From the thesis abstract: "For the past 40 years, the United States has implemented what is tantamount to a de facto domestic intelligence enterprise, which is comprised of a constellation of several state, local, and federal partners. It could be reasonably stated that these partners came into being for a few different reasons, (1) to demonstrate action following seminal event or crisis, (2) to address an unmet or previously unanticipated need, or (3) to comply with a policy or legal initiative. Since the terrorist attacks of September 11, 2001, several national strategies and information-sharing initiatives have been implemented that compel these entities to engage in more robust collaborative activities. This thesis summarizes three selected elements of the domestic intelligence enterprise, which are missioned to provide a variety of services to state and local homeland security stakeholders, and introduces the concept of collective impact as a possible framework for enhanced collaboration. Additionally, it examines how each element, within its internal network, may already be practicing the core concepts of collective impact and offers recommendations for how cross-network implementation of collective impact may benefit each element and produce efficiencies within the domestic intelligence enterprise."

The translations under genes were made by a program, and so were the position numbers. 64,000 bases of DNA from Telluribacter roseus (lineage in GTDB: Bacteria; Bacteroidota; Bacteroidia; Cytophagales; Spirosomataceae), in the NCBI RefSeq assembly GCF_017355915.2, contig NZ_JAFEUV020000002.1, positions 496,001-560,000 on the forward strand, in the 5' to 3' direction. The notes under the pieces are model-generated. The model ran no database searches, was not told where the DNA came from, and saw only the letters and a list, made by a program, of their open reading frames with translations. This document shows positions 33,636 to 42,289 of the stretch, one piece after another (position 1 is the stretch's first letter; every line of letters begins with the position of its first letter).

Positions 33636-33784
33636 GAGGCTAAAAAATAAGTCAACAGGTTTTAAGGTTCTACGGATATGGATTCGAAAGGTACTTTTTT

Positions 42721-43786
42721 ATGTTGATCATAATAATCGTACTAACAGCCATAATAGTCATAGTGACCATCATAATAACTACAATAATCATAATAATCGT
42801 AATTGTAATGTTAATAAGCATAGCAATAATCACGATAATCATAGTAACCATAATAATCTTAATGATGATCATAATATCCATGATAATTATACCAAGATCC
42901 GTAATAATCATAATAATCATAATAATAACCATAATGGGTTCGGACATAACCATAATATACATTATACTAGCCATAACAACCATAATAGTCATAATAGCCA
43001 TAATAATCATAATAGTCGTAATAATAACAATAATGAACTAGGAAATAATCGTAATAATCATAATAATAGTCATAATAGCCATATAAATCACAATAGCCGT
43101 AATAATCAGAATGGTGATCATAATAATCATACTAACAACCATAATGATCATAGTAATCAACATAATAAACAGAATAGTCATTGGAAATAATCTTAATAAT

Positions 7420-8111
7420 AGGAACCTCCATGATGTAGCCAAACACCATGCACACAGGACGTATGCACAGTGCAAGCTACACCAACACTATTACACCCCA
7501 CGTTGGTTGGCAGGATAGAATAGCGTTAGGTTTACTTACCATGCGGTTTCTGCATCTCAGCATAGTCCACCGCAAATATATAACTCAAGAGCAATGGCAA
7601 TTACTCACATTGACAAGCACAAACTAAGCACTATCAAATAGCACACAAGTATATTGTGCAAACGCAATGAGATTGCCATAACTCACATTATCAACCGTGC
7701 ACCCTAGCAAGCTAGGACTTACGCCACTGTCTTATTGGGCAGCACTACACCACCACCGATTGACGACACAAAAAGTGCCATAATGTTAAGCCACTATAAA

Naval Postgraduate School, Dudley Knox Library: http://www.nps.edu/Library/index.aspx